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Tuesday, January 13, 2009

Stamford chabad women host challah bake

STAMFORD - Twelve-year-old Hannah Zucker didn't hesitate to thrust her hands in the warm, sticky mess.

Her mixture of flour, water, sugar, egg, oil, salt and yeast had just the right consistency, and it was time to knead. So she happily pressed the dough until it was a fluffy, white ball.

"It's fun because it's nice and messy," Hannah said of the challah dough stuck to her fingers. "And it tastes good at the end."

Hannah wasn't alone Monday night in making challah, the traditional bread eaten by many Jewish families as part of the weekly Shabbat meal. She was joined by her mother, grandmother and more than 200 other women at Chabad of Stamford for what the congregation called "the world's largest challah baking event."

But no actual baking was involved - after shaping their dough, women were encouraged to bake their bread at home. But the event was planned for months as a way for local Jewish women to learn more about the spiritual aspects of challah making, sad Leah Shemtov, the congregation's director of community programming. But two violent events on the world stage, the December terrorist attacks in Mumbai, India, and the new war in Gaza in the Mideast, gave the event special significance, she said.

"We are told that when a woman is engaged in lighting candles, or baking challah, the gates of heaven are open for personal prayer," Shemtov said. "So it was very appropriate for us to hope for peace while baking the bread.

"We hope there can be peace for everybody. It's really a hope for world peace - that there will be no more pain and suffering."

Chabad of Stamford dedicated the event in memory of Rivkah Holtzberg, the wife of Rabbi Gavriel Holtzberg. With her husband and six others, Rivkah Holtzberg was killed in an attack on the Mumbai Chabad house last month.

"She was a great, modern Jewish woman who really exemplified the ideals of Jewish womanhood," Shemtov said. "She maximized every day and did not allow life's obstacles to get in her way."

In the Shabbat tradition, women made two loaves of bread, one to share with family and one to give away. Alexandra Cahr, 10, of Springdale, said she made a special dough with raisins, cinnamon, sugar and poppy seeds she hoped to give to the homeless.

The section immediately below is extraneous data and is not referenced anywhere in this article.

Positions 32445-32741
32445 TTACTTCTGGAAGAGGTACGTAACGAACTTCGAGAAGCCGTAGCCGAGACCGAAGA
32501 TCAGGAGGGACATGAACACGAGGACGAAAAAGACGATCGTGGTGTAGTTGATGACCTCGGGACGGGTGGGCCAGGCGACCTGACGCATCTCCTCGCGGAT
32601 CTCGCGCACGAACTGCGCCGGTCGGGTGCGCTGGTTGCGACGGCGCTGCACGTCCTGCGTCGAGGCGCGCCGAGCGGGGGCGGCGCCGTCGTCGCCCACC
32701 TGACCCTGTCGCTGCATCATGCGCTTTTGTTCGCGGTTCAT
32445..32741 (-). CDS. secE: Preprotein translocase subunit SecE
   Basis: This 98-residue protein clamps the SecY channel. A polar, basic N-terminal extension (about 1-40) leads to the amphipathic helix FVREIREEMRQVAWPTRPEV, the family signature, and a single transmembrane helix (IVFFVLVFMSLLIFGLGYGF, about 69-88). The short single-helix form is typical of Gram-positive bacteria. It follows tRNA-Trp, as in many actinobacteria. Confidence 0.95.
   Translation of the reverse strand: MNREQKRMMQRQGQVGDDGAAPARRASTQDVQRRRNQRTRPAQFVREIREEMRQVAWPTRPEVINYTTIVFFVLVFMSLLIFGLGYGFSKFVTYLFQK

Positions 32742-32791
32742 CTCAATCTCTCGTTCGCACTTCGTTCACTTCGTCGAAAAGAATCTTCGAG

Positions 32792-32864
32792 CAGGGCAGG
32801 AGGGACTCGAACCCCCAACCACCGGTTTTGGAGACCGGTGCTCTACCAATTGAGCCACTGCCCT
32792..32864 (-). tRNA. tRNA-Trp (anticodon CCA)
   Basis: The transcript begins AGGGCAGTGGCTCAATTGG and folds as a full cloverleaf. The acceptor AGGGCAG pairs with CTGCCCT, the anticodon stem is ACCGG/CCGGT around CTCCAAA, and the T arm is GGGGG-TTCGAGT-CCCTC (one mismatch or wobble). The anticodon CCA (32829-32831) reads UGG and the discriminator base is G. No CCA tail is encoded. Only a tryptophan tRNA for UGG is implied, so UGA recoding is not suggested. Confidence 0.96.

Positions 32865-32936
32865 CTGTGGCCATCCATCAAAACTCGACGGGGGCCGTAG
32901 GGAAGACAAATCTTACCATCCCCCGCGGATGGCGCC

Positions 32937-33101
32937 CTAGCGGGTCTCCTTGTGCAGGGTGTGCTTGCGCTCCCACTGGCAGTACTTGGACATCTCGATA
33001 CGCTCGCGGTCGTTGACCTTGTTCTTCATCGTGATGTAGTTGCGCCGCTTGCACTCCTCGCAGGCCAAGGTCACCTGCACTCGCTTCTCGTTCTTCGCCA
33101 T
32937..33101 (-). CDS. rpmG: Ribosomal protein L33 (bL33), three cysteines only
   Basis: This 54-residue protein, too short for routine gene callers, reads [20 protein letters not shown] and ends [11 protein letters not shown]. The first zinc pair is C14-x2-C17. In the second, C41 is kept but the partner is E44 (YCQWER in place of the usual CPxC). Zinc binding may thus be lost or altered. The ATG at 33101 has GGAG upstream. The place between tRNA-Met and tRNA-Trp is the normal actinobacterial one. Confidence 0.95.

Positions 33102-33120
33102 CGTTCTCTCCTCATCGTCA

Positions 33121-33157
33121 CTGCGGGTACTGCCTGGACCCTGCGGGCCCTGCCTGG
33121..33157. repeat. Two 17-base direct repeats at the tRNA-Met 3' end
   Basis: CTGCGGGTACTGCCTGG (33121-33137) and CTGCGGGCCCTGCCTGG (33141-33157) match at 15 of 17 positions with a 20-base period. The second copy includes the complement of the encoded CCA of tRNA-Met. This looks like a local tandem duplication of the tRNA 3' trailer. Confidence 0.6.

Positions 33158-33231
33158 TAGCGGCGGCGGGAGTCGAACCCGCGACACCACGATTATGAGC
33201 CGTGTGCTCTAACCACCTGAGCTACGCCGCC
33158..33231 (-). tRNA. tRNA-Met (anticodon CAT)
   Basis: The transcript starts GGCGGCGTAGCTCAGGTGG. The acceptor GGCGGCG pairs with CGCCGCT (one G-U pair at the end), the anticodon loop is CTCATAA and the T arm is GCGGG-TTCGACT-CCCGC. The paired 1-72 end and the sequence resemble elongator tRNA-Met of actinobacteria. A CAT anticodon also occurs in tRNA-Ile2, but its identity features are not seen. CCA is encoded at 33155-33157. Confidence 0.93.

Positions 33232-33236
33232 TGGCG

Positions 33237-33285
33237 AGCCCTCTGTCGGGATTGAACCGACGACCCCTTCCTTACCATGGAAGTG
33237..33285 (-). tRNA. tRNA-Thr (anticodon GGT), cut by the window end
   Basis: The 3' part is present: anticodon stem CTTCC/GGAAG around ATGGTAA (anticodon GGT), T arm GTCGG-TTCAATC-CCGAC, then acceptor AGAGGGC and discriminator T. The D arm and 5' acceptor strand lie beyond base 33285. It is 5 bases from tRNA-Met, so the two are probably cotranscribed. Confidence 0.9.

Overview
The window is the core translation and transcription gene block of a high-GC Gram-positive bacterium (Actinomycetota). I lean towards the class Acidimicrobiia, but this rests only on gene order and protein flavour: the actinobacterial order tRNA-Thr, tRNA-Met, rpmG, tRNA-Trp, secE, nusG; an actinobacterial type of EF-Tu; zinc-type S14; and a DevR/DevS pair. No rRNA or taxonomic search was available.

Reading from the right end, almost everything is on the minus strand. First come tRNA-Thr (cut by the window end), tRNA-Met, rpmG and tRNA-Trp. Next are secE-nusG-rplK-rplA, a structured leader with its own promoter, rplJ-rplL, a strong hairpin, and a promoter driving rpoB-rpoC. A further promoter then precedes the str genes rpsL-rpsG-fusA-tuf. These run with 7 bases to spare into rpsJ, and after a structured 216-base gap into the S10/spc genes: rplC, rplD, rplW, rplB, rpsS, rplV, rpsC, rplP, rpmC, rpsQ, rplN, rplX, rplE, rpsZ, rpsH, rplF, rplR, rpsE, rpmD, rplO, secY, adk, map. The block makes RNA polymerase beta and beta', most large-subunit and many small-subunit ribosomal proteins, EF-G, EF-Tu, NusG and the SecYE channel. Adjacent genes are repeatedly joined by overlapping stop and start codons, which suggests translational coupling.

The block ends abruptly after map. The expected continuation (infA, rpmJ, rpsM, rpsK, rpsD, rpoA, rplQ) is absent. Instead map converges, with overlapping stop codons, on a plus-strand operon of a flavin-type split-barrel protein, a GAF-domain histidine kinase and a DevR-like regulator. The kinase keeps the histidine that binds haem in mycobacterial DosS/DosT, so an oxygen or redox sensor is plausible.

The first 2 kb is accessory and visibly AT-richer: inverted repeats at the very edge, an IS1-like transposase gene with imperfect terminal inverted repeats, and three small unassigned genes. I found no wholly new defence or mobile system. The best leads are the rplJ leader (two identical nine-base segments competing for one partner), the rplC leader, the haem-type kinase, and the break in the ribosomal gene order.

In sheer numbers, the event was a resounding success. The more than 200 women and girls filled a cavernous room at the Chabad temple. Outside, cars spilled out of the parking lot onto nearby streets as drivers struggled to find a parking space.

Most of the women came from Stamford and nearby towns, but at least one family was visiting from as far as Argentina, Shemtov said. Each had her own personal reason to attend.

Regina Weisel, 32, said she wanted to learn to make challah. As a young mother of a 2-year-old, she saw the event as an opportunity to learn while taking a break from being in the house.

"I thought it would be a fun thing to do together with a whole bunch of women," Weisel said. "Down the road, it will be something fun to do with my daughter."

Lined up at long tables outfitted with aprons, ingredients and bowls, the women chattered and laughed, nearly drowning out the instructions piped over a loudspeaker. But quiet fell when Shemtov uttered a blessing and prayer for "our brothers and sisters in Israel, those on the front lines, those in harms way, and those who are put by their own people in harm's way."

She raised a fistful of challah dough as an offering, admonishing, "And the world be filled with peace."

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